In equilibrium this expression should equal the real wage (w/p). Assuming the uniform density mentioned above, and assuming the values of the other utility function parameters, as well as the price level (p), are equal to one, L can be isolated on the left side of the equilibrium condition with C being the only variable on the right side. Solving the budget constraint so that C appears on the left side and L on the right side, this system of two equation and two unknowns can be solved iteratively by most popular spreadsheet programs. The resulting labor supply schedules for various values of non-labor income are shown in Figure 1.

Despite the restriction of the Cobb-Douglas form, note that the introduction of the consumption rank term is powerful enough to generate labor supply functions that are downward sloping. Those at the lowest end of the wage distribution respond to their lack of relative standing in the consumption distribution by working as many hours as possible. The possibility of such a result was anticipated earlier by James Morgan (1968) and (1979).

To illustrate the labor supply schedules associated with the other extreme of the model, assume |a.sub.3~ = 0. Such a parameter choice would be most consistent with Veblen's original hypothesis that high relative leisure is an important source of status.(11) For simplicity assume that f(L) is distributed uniformly on the interval (2920, 8760).(12) The marginal utility of consumption is now given by the expression |a.sub.1~/C and so the marginal rate of substitution of L for C becomes

MR|S.sub.L for C~ = M|U.sub.L~/M|U.sub.C~ = |a.sub.1~LR(L)/C||a.sub.2~R(L) + |a.sub.4~Lf(L)~. (8)

In equilibrium this expression should equal the real wage (w/p). Assuming the uniform density mentioned above, and assuming the values of the other utility function parameters, as well as the price level (p), are equal to one, C can be isolated on the left side of the equilibrium condition with L being the only variable on the right side. Solving the budget constraint so that L appears on the left side and C on the right side, this system of two equation and two unknowns can be solved iteratively by most popular spreadsheet programs. The resulting labor supply schedules for various values of non-labor income are shown in Figure 2.

When concern for leisure rank is included in the utility function, the labor supply schedules maintain the positive slope associated with the Cobb-Douglas form. The increase in the MRS that accompanies the inclusion of the leisure rank terms serves mainly to reduce the level of hours supplied relative to the amount associated with a standard Cobb-Douglas function that excludes interpersonal comparisons.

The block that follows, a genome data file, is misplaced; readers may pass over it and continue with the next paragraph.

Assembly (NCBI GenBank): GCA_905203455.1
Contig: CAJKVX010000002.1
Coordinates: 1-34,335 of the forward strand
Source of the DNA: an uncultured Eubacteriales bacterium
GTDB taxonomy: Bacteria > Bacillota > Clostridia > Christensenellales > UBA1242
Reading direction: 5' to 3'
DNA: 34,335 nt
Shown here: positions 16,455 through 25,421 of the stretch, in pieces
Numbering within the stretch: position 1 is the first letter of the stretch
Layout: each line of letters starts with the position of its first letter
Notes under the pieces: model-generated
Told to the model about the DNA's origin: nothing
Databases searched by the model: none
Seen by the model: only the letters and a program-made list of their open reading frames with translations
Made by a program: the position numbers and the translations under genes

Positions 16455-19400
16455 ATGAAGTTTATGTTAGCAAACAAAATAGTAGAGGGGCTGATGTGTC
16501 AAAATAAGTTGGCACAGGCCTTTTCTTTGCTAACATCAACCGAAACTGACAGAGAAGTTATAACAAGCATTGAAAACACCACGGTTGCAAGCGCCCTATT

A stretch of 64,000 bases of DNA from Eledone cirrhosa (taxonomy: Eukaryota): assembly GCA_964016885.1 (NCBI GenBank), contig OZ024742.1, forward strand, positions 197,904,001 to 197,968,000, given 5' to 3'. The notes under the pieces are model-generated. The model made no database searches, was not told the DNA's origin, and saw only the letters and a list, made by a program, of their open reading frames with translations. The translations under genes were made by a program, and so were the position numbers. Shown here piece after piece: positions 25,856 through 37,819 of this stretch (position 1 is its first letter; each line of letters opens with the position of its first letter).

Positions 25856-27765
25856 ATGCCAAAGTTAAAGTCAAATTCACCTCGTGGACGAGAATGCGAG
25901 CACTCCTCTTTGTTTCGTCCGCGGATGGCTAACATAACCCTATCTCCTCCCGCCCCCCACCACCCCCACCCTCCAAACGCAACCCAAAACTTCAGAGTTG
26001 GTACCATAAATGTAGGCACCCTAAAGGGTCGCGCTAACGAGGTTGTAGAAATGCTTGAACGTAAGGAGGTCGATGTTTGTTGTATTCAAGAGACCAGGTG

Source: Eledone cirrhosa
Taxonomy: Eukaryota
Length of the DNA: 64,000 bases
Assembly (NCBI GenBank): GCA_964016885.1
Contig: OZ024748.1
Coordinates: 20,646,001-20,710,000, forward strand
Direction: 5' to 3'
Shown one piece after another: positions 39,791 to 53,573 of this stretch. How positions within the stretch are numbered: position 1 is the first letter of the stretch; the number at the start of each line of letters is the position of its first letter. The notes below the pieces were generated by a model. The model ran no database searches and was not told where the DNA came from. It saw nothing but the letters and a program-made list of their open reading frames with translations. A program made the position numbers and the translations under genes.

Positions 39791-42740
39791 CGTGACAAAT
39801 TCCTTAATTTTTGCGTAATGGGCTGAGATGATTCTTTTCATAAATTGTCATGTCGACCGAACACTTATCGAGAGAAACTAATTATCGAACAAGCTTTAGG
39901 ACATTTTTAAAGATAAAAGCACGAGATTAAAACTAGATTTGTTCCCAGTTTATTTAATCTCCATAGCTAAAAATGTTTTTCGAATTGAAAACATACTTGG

Additional predictions of the model can be seen if both |a.sub.3~ and |a.sub.4~ are allowed to be greater than zero and the marginal rate of substitution in equation (6) is set equal to the real wage (w/p). From this equilibrium expression it is easy to isolate an expression for total spending on consumption (pC). Taking this expression and substituting into the budget constraint given by equation (2), it is possible to rearrange the terms into the following expression

wL/wT + V = |a.sub.2~ + |a.sub.4~|E.sub.RL~/|a.sub.1~ + |a.sub.2~ + |a.sub.3~|E.sub.RC~ + |a.sub.4~|E.sub.RL~. (9)

This equation says that the share of full income devoted to leisure expenditures is inversely related to the elasticity of consumption rank and positively related to the elasticity of leisure rank. However, with the wage held constant and non-labor income negligible or constant, the equation also says that leisure hours are inversely related to the elasticity of consumption rank and positively related to the elasticity of leisure rank.

For equation (9) to yield any testable predictions, however, these elasticities must be linked to an exogenous variable. This can be done by first noting that in any group where the minimum values of C and L are greater than zero, and the values of the respective density functions evaluated at those minimum points are greater than zero, the rank elasticities will be decreasing as rank increases. However, if everyone has the same preferences, and assuming the level of consumption and full income are positively related, rank in the consumption distribution is ultimately determined by the level of full income (Z) available to each household.(13) Because the rank term raises the perceived payoff to consumption now, each household sees the potential for gain by increasing consumption, but because everyone does the same, the final ranking is ultimately determined by the full income available to each household. The same is true for rank in the leisure distribution provided the wage level is held constant. Without a constant level of wages, one can not be assured of a positive relationship between full income and leisure.